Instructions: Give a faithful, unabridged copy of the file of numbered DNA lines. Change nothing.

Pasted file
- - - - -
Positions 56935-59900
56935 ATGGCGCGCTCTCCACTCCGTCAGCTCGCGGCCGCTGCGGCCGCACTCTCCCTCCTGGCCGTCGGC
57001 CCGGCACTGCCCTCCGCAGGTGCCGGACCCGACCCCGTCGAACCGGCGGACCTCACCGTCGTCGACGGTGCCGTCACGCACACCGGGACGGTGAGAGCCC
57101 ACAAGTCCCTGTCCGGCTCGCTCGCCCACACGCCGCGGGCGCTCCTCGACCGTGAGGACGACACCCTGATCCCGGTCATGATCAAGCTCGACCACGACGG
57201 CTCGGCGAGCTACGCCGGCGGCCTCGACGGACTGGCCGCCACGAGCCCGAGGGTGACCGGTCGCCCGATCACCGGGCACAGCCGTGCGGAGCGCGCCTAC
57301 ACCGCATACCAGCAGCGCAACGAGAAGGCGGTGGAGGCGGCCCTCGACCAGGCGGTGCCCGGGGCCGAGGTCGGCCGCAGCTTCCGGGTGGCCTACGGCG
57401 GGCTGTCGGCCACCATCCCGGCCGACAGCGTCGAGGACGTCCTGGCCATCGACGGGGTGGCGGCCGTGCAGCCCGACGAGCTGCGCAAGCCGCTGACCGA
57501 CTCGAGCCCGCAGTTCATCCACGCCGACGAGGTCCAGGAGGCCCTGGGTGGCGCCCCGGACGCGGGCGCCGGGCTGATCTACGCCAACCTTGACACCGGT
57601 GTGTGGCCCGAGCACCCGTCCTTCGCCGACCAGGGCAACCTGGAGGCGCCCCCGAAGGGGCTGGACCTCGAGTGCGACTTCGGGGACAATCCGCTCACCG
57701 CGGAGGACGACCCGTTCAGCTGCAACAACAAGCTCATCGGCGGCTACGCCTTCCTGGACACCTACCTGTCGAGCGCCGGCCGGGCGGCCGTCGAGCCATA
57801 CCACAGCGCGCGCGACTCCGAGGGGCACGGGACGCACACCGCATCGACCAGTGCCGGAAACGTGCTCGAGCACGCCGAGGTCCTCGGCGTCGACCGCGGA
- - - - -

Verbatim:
Positions 56935-59900
56935 ATGGCGCGCTCTCCACTCCGTCAGCTCGCGGCCGCTGCGGCCGCACTCTCCCTCCTGGCCGTCGGC
57001 CCGGCACTGCCCTCCGCAGGTGCCGGACCCGACCCCGTCGAACCGGCGGACCTCACCGTCGTCGACGGTGCCGTCACGCACACCGGGACGGTGAGAGCCC
57101 ACAAGTCCCTGTCCGGCTCGCTCGCCCACACGCCGCGGGCGCTCCTCGACCGTGAGGACGACACCCTGATCCCGGTCATGATCAAGCTCGACCACGACGG
57201 CTCGGCGAGCTACGCCGGCGGCCTCGACGGACTGGCCGCCACGAGCCCGAGGGTGACCGGTCGCCCGATCACCGGGCACAGCCGTGCGGAGCGCGCCTAC
57301 ACCGCATACCAGCAGCGCAACGAGAAGGCGGTGGAGGCGGCCCTCGACCAGGCGGTGCCCGGGGCCGAGGTCGGCCGCAGCTTCCGGGTGGCCTACGGCG
57401 GGCTGTCGGCCACCATCCCGGCCGACAGCGTCGAGGACGTCCTGGCCATCGACGGGGTGGCGGCCGTGCAGCCCGACGAGCTGCGCAAGCCGCTGACCGA
57501 CTCGAGCCCGCAGTTCATCCACGCCGACGAGGTCCAGGAGGCCCTGGGTGGCGCCCCGGACGCGGGCGCCGGGCTGATCTACGCCAACCTTGACACCGGT
57601 GTGTGGCCCGAGCACCCGTCCTTCGCCGACCAGGGCAACCTGGAGGCGCCCCCGAAGGGGCTGGACCTCGAGTGCGACTTCGGGGACAATCCGCTCACCG
57701 CGGAGGACGACCCGTTCAGCTGCAACAACAAGCTCATCGGCGGCTACGCCTTCCTGGACACCTACCTGTCGAGCGCCGGCCGGGCGGCCGTCGAGCCATA
57801 CCACAGCGCGCGCGACTCCGAGGGGCACGGGACGCACACCGCATCGACCAGTGCCGGAAACGTGCTCGAGCACGCCGAGGTCCTCGGCGTCGACCGCGGA